The Brain Trust Behind FarmVille Launches Red Hot Labs With $1.5M From All-Star Investors

Back in late 2009, Zynga quietly acquired a startup called MyMiniLife, a maker of virtual worlds that allowed players to outfit their characters and homes with virtual lamps, furniture and so on.

You couldn’t see it at the time, but the MyMiniLife acquisition was a company-making deal. It spawned FarmVille, the monster hit that put social gaming and Zynga on the map. At the same time, MyMiniLife was starting to run out of money. Ultimately, it turned out to be a win-win.

“While Zynga had some success with Mafia Wars and Poker, they weren’t necessarily in a dominant position,” said Amitt Mahajan, who was one of FarmVille’s co-creators. “They were not yet known for building these isometric worlds. Playfish was catching up, but the reusable game engine behind FarmVille gave them a leg up.”

Now Mahajan and another MyMiniLife co-founder, Joel Poloney, are back with a new company called Red Hot Labs.

Looking to have the same impact on mobile gaming, they’ve raised seed funding from an all-star cast of investors including Andreessen Horowitz, Greylock Partners, SV Angel, General Catalyst, Keith Rabois, Chris Dixon, Bill Tai, and Guitar Hero co-creators Charles Huang and Kai Huang.

To be clear, Red Hot Labs is not going to be solely a game developer. Mahajan and Poloney are looking for pain points that are common to all mobile game developers that they can build technology and services around.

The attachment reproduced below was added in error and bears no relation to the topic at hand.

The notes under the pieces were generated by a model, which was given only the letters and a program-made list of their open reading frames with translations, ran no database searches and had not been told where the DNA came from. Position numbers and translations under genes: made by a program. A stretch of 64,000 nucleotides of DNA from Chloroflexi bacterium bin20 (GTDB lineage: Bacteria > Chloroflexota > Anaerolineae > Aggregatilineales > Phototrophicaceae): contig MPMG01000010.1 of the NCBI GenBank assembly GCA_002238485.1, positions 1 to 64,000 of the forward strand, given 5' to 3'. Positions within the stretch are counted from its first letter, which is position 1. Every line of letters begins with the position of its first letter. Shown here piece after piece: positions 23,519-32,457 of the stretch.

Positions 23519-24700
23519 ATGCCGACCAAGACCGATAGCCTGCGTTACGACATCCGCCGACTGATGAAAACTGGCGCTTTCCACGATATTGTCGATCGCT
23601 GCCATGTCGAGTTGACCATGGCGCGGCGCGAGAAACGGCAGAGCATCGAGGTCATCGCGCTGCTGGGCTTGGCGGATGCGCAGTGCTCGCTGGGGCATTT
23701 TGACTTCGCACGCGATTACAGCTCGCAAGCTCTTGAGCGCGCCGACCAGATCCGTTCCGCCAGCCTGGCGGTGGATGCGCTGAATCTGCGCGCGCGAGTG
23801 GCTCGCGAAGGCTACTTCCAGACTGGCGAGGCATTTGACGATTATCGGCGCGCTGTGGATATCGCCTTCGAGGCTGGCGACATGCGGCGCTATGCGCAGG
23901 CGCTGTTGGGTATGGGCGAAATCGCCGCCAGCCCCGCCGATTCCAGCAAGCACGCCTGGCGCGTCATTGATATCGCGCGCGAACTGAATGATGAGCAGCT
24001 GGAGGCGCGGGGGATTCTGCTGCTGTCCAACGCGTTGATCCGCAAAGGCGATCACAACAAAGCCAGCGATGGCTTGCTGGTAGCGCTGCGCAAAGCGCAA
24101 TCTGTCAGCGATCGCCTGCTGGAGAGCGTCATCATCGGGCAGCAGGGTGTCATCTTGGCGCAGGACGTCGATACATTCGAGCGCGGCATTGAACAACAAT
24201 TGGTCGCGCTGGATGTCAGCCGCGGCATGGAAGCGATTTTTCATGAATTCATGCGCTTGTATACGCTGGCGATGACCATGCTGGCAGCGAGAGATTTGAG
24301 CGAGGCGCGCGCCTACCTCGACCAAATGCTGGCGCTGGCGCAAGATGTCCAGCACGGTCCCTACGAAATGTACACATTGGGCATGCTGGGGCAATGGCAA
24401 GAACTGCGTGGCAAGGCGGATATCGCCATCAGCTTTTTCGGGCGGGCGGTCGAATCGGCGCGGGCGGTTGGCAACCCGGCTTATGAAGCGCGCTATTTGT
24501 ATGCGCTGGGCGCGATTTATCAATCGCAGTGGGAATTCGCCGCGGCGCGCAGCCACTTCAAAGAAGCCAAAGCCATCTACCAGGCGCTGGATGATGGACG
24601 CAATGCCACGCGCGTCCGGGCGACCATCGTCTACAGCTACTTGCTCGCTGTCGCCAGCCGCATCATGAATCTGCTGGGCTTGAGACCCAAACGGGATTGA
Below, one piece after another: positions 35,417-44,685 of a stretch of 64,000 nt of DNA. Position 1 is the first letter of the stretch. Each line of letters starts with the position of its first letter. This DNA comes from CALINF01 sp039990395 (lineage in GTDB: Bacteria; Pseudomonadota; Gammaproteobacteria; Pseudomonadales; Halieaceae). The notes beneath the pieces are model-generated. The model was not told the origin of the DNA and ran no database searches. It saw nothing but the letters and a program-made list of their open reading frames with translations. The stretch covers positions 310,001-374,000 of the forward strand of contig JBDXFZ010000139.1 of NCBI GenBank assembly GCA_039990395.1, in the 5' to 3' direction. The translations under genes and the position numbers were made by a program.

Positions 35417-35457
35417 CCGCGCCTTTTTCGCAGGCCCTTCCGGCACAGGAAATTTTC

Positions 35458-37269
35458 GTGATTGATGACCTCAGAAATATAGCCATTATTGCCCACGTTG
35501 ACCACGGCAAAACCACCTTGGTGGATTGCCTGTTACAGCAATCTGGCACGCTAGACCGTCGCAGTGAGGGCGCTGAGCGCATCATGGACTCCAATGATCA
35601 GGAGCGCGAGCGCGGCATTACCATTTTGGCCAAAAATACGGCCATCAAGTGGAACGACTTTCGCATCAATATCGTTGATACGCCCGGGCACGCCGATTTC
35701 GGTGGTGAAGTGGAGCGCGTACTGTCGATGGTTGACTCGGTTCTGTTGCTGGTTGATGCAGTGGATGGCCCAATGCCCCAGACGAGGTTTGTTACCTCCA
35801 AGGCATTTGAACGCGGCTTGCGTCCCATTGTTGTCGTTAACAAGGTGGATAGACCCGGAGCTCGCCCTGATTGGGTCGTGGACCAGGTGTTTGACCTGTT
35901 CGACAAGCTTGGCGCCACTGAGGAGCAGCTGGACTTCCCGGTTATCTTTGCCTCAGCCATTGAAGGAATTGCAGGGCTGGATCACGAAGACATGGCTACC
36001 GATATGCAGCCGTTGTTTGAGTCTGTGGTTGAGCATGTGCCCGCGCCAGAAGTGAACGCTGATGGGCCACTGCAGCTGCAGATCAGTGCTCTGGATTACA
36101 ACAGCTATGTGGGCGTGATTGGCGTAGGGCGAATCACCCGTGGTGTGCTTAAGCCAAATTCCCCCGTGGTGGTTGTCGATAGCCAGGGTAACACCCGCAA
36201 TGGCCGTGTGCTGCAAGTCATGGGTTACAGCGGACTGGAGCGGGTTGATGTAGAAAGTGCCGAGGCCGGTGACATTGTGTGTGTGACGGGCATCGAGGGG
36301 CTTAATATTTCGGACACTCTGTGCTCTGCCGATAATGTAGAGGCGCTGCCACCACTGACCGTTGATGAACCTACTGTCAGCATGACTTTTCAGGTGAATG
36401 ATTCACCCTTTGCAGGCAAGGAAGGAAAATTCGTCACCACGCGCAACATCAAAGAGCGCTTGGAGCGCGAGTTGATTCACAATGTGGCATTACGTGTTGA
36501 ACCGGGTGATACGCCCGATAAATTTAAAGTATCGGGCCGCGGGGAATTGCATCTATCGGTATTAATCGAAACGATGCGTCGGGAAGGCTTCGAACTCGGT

“As I look at the mobile landscape, there’s this huge gap in developer tools,” he said. “There are all these holes that need to be filled. We’re not going to be just about building games but also figuring out where those holes are.”

They’ve duplicated Zynga’s original lean approach toward game development, with a series of several titles in the works all from a team of six people. They’ve got experience in this, as they built the original version of FarmVille in about five weeks.

“Our company is founded on Zynga-style product management,” Mahajan said. “We’ve scaled games to hundreds of millions of people and engineered growth and virality in both good times and bad on the Facebook platform.”

The first game, a social bingo-style game, should come out shortly.

While the rise of Android and iOS have meant big changes for the gaming industry, some things still seem the same. One of the reliably top 5 grossing games over the last six months has been Hay Day from Finland’s Supercell. (Yes, it is a farm game, albeit well-made and optimized for tablets and the touchscreen.)

Yet there are also things that are different. Distribution and virality work differently on smartphones than they do on the Facebook platform. For a long time, that meant spending your way up the top free charts. But over the time, bigger developers have gotten quite sophisticated about how they acquire traffic, balancing 30 or so different sources.

Mahajan thinks there are underutilized ways of growing mobile apps, however. He pointed to the contactbook, which has helped apps like NHN’s messaging app Line get to 60 million users in its first six months. Earlier messaging apps like Kik and Beluga, which was later acquired by Facebook and turned into Messenger, also tapped into the address book.